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WVU student's death in Australia stuns family and friends

Authorities say Emily Gray Spickler, 19, of Shepherdstown, W.Va., died of natural causes while studying abroad

August 17, 2011|By MATTHEW UMSTEAD | matthew.umstead@herald-mail.com
  • Emily Gray Spickler, who died Monday in Australia, worked as an intern at Los Angeles Magazine before traveling to Australia for a student exchange program.
Chris Schmitt Photography

MARTINSBURG, W.Va. — Emily Gray Spickler was determined to make her own way in the world.

And the 19-year-old aspiring fashion journalist from Shepherdstown, W.Va., was doing just that before her life came to an unexpected end this week while studying abroad in Australia.

"Gone too soon," Spickler's mother, Jill Spickler, said in a telephone interview Wednesday.

Three days before what would have been her 20th birthday, the 2009 Jefferson High School graduate was found dead Monday in her dormitory residence at the University of Southern Queensland in Toowoomba, Australia.

Authorities said Wednesday that an autopsy determined that Spickler died from natural causes.

Spickler, a West Virginia University journalism major, completed an unpaid eight-week internship at Los Angeles Magazine before traveling to Australia last month for what was to be a one-year student exchange, according to her mother and WVU.

Spickler's death has "shocked and saddened" the staff at Los Angeles Magazine, said Online Content Manager Shayna Rose Arnold, Spickler's supervisor.

Arnold said Spickler was smart, hardworking, responsible and eager to get out and explore Los Angeles while working as an intern for the online edition of the monthly culture and lifestyle magazine.

Having her at Los Angeles Magazine was "really a pleasure," Arnold said.  

Aside from her love of writing, Emily loved to dance, travel and meet new people, according to her mother. She also was a model and worked through Nova Agency based in Baltimore and was working through another agency in Australia when she died.

"She had a smile that lit up the room," Spickler said of her oldest daughter, who was a junior at WVU.

Nova agency owner Syreeta Smith said Emily was "a classic beauty" at 5 feet, 9 1/2 inches tall with porcelain skin and "piercing" blue eyes.

"This is a great loss to us," Smith said in a telephone interview. "Emily had such a bright future ... we definitely miss her."

Smith said Spickler walked the runway last year for DC Fashion Week where she donned clothing by several designers at the show.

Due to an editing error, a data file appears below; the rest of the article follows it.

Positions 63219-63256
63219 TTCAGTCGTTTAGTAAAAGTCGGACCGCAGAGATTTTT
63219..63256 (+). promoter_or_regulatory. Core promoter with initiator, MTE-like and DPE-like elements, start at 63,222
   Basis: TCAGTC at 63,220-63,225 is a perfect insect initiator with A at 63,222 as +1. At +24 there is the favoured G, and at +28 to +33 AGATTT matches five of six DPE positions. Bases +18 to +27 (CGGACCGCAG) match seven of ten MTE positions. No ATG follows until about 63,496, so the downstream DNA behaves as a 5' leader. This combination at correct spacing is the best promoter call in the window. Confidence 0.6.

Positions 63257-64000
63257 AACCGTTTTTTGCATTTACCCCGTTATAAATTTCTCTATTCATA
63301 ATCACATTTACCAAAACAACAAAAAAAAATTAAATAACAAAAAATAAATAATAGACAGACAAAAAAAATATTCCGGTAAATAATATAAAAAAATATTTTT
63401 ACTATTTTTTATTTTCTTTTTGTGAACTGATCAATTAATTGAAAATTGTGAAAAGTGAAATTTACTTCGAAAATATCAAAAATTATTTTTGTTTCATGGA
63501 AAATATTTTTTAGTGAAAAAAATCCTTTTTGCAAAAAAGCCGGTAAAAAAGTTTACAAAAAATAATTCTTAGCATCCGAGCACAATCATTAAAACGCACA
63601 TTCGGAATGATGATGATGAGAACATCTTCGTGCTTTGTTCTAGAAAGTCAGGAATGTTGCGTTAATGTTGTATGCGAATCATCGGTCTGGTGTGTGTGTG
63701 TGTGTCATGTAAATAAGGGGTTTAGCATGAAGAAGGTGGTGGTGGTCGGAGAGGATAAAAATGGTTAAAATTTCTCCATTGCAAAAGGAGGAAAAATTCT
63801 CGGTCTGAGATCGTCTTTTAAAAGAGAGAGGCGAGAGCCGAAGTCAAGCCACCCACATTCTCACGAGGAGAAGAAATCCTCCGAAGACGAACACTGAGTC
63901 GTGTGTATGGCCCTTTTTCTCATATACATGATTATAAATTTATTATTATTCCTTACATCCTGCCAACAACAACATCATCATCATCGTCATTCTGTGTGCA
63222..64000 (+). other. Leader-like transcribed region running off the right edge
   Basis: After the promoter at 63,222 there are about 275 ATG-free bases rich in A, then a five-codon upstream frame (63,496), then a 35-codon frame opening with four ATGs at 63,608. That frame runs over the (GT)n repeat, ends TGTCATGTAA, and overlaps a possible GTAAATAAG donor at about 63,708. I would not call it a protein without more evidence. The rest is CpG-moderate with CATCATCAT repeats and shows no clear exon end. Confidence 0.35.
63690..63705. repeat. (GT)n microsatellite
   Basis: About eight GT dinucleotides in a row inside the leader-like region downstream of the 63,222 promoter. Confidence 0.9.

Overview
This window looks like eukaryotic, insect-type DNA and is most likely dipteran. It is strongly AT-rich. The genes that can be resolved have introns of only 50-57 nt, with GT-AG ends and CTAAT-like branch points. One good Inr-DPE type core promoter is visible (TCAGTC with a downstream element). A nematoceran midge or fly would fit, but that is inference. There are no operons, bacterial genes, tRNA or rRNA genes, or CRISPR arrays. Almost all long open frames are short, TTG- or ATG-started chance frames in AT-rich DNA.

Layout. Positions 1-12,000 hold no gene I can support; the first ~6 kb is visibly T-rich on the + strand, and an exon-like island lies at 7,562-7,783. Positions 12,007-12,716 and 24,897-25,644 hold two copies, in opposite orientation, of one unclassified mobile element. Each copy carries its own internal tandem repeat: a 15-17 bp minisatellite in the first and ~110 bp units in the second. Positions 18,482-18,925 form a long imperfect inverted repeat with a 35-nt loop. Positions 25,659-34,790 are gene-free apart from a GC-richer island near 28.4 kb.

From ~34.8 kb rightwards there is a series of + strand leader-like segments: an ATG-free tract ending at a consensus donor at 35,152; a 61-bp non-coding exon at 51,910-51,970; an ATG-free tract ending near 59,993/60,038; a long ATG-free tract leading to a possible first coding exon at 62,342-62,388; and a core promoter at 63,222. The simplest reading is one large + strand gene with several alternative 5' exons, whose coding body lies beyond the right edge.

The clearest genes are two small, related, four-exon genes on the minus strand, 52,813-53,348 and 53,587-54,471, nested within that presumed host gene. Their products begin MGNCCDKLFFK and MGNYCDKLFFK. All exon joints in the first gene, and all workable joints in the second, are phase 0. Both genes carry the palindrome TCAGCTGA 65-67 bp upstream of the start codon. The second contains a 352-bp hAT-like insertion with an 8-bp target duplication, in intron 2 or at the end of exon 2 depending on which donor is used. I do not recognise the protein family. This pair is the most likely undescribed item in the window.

Spickler's mother admitted she had "no idea" where Emily's interest in fashion journalism or modeling originated, but said her daughter excelled in school nonetheless.

She graduated magna cum laude from Jefferson High School and was awarded scholarships toward college, according to her mother. Spickler enrolled in WVU where she continued to earn high marks, making the dean's list in the fall of 2009 and spring of 2011. She was a member of two academic honor societies, Alpha Lambda Delta and National Society of Collegiate Scholars, according to WVU and her family.

Spickler was a writer for The Daily Athenaeum, the WVU student-run newspaper and a member of Alpha Omicron Pi sorority, according to WVU officials.

"The WVU community is shocked and deeply saddened to learn of Emily's passing," Michael Lastinger, associate provost for International Academic Affairs said in a statement released Tuesday by WVU.

"Our hearts and prayers go out to the Spickler family and Emily's many friends and sorority sisters, many of whom have returned to campus to prepare for the fall semester."



'Energy and grace'

A community Facebook page, "R.I.P Emily Spickler," set up by friends was liked by more than 1,900 people by 3:45 p.m.  

A candlelight vigil will be held from 8 p.m. to 10 p.m. on Thursday at Rumsey Monument Park in Shepherdstown, Town Recorder Lori Robertson announced on the town's website.

While not her primary interest, Spickler enjoyed dance, according to her mother, who said she had taken lessons at Charles Town Dance Studio and Allegro School of Dance for several years.

"We remain incredibly proud of her as a person and her achievements and accomplishments," Spickler said.

Spickler said she and her daughter were "good friends" who enjoyed new adventures and traveling.

When asked, Spickler said her daughter would want to be remembered for "her spirit and her love."  Childhood friend Olivia Lloyd said Emily was one of her greatest confidantes.

"Strong doesn't even begin to describe her," Lloyd said in an email when contacted Wednesday. "When Emily wanted something, she went for it, beyond anyone's expectations. She was full of energy and grace, and behind every decision was a strong ideology, a belief in whatever it was that could not be shaken."

Lloyd said Emily was compassionate and her friendship was strong and unshakable.

 "It was impossible not to smile around Emily," Lloyd said.

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